A member of the Iowa House is planning an event at the Capitol that may feature one of the country’s most outspoken and controversial critics of the COVID vaccine.
Representative Jon Jacobsen, a Republican from Glenwood, has been working on a bill that would prevent employers from asking about an employee’s vaccination status and he hopes to have what he calls “an evidentiary hearing” on the legislation.
“I have many physicians that want to testify. We might have Robert F. Kennedy, Jr. coming in to testify,” he said. “We are going to have a compendium of people in the health care professions, from the sciences.”
Kennedy, the nephew of President John F. Kennedy, founded a group that campaigns against vaccines in general. Some of Kennedy’s prominent relatives have publicly criticized him for spreading “dangerous misinformation” and Kennedy’s own wife publicly rebuked him this week for making a reference to Nazi Germany during an anti-vaccine mandate rally. Jacobson said the main aim of the bill he’s working on is to address privacy issues.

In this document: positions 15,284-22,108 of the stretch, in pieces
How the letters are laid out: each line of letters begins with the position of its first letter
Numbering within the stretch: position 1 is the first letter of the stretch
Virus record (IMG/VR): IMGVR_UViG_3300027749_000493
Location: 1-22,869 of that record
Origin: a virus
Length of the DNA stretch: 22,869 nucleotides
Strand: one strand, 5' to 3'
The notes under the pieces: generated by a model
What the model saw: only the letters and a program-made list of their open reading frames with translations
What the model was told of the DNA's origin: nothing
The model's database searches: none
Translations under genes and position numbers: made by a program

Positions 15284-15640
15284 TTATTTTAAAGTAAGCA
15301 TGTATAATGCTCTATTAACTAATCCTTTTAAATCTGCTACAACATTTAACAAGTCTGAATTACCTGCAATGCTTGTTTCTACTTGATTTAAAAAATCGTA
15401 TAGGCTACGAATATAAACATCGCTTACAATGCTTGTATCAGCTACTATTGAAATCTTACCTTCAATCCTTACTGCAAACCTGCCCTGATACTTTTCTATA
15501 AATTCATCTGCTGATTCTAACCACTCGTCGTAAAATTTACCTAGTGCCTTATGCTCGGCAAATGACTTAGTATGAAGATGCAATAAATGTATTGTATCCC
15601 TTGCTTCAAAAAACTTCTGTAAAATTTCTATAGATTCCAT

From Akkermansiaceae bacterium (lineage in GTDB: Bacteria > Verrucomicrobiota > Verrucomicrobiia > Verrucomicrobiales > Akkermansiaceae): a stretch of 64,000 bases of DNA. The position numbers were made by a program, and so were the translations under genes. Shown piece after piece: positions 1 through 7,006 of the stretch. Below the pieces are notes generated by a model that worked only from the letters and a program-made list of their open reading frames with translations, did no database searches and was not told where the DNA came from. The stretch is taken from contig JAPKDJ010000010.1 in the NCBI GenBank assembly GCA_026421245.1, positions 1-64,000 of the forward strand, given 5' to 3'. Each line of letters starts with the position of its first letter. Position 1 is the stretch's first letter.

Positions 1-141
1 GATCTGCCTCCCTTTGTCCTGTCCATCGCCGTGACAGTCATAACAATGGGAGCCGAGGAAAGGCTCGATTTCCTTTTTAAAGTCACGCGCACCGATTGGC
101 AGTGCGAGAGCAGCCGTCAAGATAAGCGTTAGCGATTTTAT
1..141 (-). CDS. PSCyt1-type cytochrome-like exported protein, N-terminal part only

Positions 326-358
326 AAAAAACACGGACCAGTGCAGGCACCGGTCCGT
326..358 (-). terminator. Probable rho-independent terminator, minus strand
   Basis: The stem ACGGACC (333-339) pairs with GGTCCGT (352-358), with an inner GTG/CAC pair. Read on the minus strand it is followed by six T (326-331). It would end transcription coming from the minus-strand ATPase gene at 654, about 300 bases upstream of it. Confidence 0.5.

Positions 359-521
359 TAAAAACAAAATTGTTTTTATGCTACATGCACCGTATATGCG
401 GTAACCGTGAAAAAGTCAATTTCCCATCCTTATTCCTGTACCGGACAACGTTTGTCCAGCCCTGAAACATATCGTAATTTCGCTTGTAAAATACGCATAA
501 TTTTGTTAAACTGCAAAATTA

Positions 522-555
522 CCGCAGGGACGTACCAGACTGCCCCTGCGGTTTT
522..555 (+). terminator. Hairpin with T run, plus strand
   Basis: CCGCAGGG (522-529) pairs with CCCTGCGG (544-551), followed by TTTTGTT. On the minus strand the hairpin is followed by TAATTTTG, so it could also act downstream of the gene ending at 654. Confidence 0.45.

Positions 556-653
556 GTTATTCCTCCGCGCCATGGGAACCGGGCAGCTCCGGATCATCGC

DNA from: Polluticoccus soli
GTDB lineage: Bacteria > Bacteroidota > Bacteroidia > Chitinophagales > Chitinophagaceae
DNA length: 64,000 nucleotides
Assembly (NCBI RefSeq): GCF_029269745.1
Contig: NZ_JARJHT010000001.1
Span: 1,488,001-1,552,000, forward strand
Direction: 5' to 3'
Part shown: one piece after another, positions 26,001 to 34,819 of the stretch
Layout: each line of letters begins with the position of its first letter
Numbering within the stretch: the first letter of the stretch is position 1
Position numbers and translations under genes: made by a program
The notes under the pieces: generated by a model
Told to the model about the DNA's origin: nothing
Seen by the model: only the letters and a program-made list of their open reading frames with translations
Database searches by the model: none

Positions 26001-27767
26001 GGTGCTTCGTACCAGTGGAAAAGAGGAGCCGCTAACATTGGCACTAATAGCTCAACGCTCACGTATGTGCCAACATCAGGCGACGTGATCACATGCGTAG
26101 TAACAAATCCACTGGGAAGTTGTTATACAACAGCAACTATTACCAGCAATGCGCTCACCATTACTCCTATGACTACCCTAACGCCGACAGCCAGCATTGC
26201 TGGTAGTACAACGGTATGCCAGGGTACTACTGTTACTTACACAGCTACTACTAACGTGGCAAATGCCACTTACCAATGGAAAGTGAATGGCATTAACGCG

“I am not an anti-vaxxer. This is not an anti-vax bill. Most of my family’s all vaccinated. We’ve been vaccinated since kids. My kids are all vaccinated,” Jacobsen said. “I’m going to be doing some work coming up for a U.S. governmental entity that will require that I’m vaxxed and boosted to the gills.”
Jacobsen said employers can “make suggestions about the health” of their employees, but he said asking about vaccinations is a violation of privacy.
“Private medical data is sacrosanct,” he said. “What’s happened in this crisis is that medical data is the ‘coin of the realm’ that ultimately is used as the commodity to leverage against you in employment.”
Last October, the legislature passed a law letting Iowans file their own claims for religious or medical exemptions from COVID vaccination mandates in their workplace. A copy of the bill Jacobsen is working on is not publicly available.